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Compliance breakdowns helped fuel financial crisis

January 28, 2011 - The congressionally appointed Financial Crisis Inquiry Commission released a 535-page report on Thursday blaming the meltdown in part on compliance breakdowns and deficiencies.

The Commission concluded that this crisis was avoidable—the result of human actions, inactions, and misjudgments. Warnings were ignored. The the crisis was caused by:

  • Widespread failures in financial regulation, including the Federal Reserve's failure to stem the tide of toxic mortgages;
  • Dramatic breakdowns in corporate governance including too many financial firms acting recklessly and taking on too much risk;
  • An explosive mix of excessive borrowing and risk by households and Wall Street that put the financial system on a collision course with crisis;
  • Key policy makers ill prepared for the crisis, lacking a full understanding of the financial system they oversaw;
  • And systemic breaches in accountability and ethics at all levels.

"Despite the expressed view of many on Wall Street and in Washington that the crisis could not have been foreseen or avoided, there were warning signs. The greatest tragedy would be to accept the refrain that no one could have seen this coming and thus nothing could have been done. If we accept this notion, it will happen again" said Phil Angelides, Chairman of the Commission.

The Commission's report also offers conclusions about specific components of the financial system that contributed significantly to the financial meltdown. Here the Commission concluded that: collapsing mortgage-lending standards and the mortgage securitization pipeline lit and spread the flame of contagion and crisis, over-the-counter derivatives contributed significantly to this crisis, and the failures of credit rating agencies were essential cogs in the wheel of financial destruction.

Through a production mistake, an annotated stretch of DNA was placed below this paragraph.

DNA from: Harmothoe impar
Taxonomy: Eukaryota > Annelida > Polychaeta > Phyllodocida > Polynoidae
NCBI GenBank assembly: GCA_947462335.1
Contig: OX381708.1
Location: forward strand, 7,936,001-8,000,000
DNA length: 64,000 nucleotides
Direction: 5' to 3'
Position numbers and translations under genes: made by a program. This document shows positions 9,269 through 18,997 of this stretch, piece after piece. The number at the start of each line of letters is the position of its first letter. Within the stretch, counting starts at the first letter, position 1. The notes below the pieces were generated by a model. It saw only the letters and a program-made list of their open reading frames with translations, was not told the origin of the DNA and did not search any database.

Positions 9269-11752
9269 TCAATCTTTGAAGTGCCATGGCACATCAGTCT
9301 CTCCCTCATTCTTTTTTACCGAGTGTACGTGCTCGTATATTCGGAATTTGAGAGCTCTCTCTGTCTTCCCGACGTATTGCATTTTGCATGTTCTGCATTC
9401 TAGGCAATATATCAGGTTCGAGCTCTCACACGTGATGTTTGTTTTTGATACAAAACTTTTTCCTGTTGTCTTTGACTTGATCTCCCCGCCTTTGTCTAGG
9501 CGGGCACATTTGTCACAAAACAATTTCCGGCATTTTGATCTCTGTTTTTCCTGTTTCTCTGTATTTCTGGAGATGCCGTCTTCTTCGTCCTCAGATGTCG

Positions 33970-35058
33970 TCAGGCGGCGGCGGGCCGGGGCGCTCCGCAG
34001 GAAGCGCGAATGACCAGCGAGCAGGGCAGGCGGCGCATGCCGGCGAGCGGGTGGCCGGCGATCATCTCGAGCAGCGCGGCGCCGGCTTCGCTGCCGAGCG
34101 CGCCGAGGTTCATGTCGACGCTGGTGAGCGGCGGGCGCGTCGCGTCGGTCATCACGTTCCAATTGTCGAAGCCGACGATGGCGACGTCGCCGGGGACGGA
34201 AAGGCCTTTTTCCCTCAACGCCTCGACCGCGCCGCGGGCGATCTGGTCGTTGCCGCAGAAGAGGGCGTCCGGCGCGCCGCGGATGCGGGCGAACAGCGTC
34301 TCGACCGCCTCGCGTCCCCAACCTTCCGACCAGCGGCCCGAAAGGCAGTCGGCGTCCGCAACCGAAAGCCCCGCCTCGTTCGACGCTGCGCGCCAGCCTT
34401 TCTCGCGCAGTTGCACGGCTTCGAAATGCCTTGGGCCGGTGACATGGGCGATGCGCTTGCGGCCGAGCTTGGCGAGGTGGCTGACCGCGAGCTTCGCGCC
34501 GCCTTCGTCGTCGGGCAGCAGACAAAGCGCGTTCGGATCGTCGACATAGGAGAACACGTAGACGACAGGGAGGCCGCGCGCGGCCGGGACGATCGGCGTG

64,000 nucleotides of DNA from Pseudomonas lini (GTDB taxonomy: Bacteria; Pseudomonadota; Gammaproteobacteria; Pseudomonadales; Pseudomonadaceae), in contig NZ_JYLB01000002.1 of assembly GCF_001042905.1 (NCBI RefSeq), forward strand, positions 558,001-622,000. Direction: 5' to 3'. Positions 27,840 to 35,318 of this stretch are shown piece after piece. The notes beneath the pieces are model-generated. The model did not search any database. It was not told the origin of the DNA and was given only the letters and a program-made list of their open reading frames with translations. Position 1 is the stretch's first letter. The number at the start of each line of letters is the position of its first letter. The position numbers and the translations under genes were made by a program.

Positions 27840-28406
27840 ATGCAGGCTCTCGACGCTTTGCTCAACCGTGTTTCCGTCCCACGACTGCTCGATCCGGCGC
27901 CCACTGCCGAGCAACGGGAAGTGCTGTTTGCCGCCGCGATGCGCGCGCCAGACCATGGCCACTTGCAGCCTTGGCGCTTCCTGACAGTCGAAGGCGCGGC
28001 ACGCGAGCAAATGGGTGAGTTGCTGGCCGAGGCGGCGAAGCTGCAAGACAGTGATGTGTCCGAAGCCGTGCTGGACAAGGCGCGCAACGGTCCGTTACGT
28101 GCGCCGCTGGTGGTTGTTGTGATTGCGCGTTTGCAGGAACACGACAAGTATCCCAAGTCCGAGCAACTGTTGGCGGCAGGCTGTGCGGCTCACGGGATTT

The Commission also examined the role of government sponsored enterprises (GSEs), with Fannie Mae serving as the case study. The Commission found that the GSEs contributed to the crisis but were not a primary cause. They had a deeply flawed business model and suffered from many of the same failures of corporate governance and risk management seen in other financial firms but ultimately followed rather than led Wall Street and other lenders in purchasing subprime and other risky mortgages.

The Commission's report, which was delivered to the President and Congress this morning, contains the data and evidence collected in the Commission's inquiry, the conclusions of the Commission based on that inquiry, and accompanying dissents. The Commission's conclusions were drawn from the review of millions of pages of documents, interviews with more than 700 witnesses, and 19 days of public hearings in New York, Washington, D.C., and communities across the country that were hit hard by the crisis. Thereports and accompanying dissents are available to the public on the Commission's website at FCIC.gov.

The report was signed by FCIC chairman and former California State Treasurer Phil Angelides, former Florida Governor and Senator Bob Graham, former Commodity Futures Trading Commission Chairman Brooksley Born, Byron Georgiou, Heather Murren and John Thompson. Three Republican appointees – vice chairman and former California Congressman Bill Thomas and former advisers to President George W Bush Keith Hennessey and Douglas Holtz-Eakin – released a 29-page dissent. A fourth GOP dissenter, Peter Wallison, a former Treasury Department general counsel and counsel to President Ronald Reagan, released a separate, 98-page opinion. Please click here for the complete report, including both dissents.

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